On May 8, 1957, five retired teachers from Chattanooga-Hamilton County gathered in the Chattanooga Power Board conference room to discuss the "financial plight" of retired teachers in the state of Tennessee who were struggling with "ever-mounting cost of living" expenses and "pitifully low retirement benefits" ($50 was the maximum monthly allowance).
Forming a committee led by John B. Brown, they drafted an invitation to all retirees in Chattanooga-Hamilton County to assemble. In response, eighty retired teachers attended the next meeting, and the Chattanooga-Hamilton County Retired Teachers' Association was formed with Mr. Brown elected president. Their goal was to "serve as a champion" helping retired teachers to "achieve a fair degree of economic security in their sunset years."
Over the next few months, Mr. Brown assisted Blount County and McMinn County to organize, and believing it was time for a state-wide organization, sent delegates from these three charter associations to the meeting of the East Tennessee Education Association. This venture led to the establishment of the Tennessee Retired Teachers' Association on October 25, 1957, and to John B. Brown being referred to as "The Father of TRTA."
Later, on September 21, 1964, during Mr. Otto Prater's tenure as the third association president, TRTA was granted departmental status, becoming the fourth department of the TEA, known as the Department of Retired Teachers.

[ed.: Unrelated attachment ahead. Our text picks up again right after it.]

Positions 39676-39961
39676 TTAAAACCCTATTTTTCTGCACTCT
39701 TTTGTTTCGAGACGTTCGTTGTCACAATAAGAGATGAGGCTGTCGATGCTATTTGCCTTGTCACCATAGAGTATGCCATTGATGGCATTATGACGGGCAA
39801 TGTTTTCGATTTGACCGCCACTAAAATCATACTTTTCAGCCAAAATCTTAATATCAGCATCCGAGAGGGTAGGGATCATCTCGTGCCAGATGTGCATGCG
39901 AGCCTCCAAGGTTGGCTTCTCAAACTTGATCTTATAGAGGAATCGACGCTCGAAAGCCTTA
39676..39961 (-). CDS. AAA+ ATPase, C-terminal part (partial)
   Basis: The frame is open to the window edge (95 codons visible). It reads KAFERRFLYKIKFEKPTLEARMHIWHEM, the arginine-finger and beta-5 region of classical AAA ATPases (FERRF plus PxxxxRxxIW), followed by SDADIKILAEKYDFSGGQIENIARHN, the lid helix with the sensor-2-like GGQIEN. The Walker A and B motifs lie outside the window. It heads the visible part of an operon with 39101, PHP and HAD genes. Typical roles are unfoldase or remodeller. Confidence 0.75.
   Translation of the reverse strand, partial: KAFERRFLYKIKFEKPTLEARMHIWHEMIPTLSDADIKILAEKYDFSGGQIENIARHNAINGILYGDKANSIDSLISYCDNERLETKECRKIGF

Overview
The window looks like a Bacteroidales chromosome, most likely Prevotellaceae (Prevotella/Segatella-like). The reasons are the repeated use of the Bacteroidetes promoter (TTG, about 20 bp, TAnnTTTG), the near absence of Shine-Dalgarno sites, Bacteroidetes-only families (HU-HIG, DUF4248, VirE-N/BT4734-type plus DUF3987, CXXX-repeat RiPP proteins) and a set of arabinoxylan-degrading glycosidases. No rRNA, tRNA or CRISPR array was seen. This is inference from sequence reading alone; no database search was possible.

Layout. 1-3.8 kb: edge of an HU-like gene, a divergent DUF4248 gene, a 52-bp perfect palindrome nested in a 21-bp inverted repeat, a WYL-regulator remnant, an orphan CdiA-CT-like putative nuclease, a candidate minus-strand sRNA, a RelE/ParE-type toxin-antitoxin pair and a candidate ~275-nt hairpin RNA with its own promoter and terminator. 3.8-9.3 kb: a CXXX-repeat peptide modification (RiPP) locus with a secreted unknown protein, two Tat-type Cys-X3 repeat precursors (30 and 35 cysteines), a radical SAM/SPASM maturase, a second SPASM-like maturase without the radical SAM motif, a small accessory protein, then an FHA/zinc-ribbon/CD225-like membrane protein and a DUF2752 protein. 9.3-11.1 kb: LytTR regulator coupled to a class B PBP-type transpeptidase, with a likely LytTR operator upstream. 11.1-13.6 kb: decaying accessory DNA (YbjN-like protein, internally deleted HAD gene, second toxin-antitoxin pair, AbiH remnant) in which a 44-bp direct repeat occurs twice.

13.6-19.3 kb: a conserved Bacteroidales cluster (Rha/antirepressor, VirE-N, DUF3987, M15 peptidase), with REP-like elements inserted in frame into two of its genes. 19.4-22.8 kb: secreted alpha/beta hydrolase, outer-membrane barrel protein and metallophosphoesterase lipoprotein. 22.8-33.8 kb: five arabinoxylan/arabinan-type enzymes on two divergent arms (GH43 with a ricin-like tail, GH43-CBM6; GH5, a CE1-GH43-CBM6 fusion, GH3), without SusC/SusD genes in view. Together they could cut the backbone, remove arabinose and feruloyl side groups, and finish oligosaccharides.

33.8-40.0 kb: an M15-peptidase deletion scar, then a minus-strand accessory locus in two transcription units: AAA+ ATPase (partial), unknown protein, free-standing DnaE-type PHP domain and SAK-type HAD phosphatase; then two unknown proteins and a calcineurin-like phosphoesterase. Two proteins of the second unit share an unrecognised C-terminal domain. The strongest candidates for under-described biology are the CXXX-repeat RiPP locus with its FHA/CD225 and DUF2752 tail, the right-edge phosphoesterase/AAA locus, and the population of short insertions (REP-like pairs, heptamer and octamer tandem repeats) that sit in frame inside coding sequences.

However, it wasn't until the fifth TRTA president, C.H. Moore, that the association really began to grow (after almost ten years, TRTA only had 750 members and 15 local associations). Seeing a way to address this need, Mr. Moore appointed R.R. Vance as Field Representative for TRTA and charged him with organizing teachers across the state.
Mr. Vance had been with the Department of Education for more than 31 years, mainly as Supervisor of High Schools, and had formed an extensive network of acquaintances, making him a perfect fit for the job. From April 1, 1966, through March 28, 1969, membership under his recruitment quickly grew to 61 associations and 3200 retired teachers.
Today, TRTA has over 7000 members across the state and continues to lobby and act as a watchdog for retired teachers' economic, professional, and social improvement.
***Information taken from R.R. Vance's History of the Tennessee Retired Teachers' Association, Bicentennial Edition. January 1976.